The average price of new containers neared $4,000 per TEU in mid-2021. Three months ago, when Triton last reported quarterly results, it was down to $3,400 per TEU. Now, O’Callaghan said prices are “slightly below $3,000.”
That’s a 25% drop from the peak, albeit still higher than pre-COVID prices. Sondey described July 2021 container pricing highs as “a condition we’ve never seen before,” noting that “the market just can’t stay at that level forever.”
For liners that lease new containers from companies like Triton, as opposed to ordering them on their own account, lease rates are likewise down from 2021 highs. “Container prices are now reflected in leasing rates as well,” confirmed Sondey.
Liners took boxes on lease from Triton for average durations of 12-13 years in 2021. Duration has pulled back to 10 years in 2022. “I think that just reflects container prices coming back down to Earth a little bit,” said Sondey. “When container prices … are no longer close to $4,000, it’s easier to spread the premium [over fewer years].”
Secondhand container equipment market
Another key indicator is the sale price of old containers that come off leases and are disposed of in the secondary market (for use as storage, etc.).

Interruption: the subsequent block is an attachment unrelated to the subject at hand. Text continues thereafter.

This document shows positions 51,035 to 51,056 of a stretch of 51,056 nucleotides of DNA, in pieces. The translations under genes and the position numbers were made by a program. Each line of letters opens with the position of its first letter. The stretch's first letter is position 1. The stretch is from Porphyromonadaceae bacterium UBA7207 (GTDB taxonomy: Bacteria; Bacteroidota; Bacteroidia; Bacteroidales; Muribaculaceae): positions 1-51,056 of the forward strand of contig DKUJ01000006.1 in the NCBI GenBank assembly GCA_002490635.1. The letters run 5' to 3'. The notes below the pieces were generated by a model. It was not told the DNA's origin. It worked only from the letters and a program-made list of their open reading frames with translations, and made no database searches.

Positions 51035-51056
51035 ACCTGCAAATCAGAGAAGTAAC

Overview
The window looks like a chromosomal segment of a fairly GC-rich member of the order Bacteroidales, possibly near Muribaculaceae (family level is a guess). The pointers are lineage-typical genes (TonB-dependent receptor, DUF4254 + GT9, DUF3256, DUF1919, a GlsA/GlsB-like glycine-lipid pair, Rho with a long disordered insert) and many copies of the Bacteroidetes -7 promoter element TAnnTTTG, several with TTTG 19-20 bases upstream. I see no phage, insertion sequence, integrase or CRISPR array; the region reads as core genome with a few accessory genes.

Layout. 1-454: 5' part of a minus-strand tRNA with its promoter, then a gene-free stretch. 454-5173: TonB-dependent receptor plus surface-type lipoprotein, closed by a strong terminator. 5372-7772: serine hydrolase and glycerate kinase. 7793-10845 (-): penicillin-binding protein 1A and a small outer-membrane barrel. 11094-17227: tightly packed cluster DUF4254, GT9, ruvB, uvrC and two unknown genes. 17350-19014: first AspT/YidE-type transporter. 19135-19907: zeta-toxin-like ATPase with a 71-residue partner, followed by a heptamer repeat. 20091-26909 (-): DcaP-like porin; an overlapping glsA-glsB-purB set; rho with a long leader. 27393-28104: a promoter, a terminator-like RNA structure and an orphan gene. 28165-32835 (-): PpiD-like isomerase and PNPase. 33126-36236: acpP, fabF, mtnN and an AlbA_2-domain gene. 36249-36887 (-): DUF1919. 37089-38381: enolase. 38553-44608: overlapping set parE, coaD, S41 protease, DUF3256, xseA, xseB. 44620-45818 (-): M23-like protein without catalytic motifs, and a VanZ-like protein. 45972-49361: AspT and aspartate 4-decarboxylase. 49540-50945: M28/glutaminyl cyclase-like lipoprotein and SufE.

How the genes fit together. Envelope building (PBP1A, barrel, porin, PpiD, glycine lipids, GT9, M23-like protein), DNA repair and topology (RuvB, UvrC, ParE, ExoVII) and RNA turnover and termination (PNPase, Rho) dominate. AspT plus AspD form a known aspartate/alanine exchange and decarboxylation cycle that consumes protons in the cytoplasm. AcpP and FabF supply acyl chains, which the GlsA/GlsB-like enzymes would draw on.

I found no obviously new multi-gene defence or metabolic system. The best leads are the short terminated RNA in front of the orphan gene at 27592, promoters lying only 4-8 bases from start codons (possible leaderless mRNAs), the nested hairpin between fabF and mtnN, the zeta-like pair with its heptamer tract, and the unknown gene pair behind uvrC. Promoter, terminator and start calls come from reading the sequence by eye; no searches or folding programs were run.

Disposal prices reached historic highs last year as liners deployed every old box they could find and the number available for sale plunged.
According to Sondey, “We’ve been saying for three or four quarters that our gain on sales and disposal prices have to come down [because] they were so extraordinarily high.
“And we are seeing prices starting to come down. We expect that to happen more … although we’re not trying to give the impression that we’re going to toggle back to where sales gains were in 2019.”
Supply chain crunch not be over yet
The signals from the container equipment sector confirm an easing in liner demand compared to last year’s extremes. However, Triton executives maintained that the congestion story is far from over.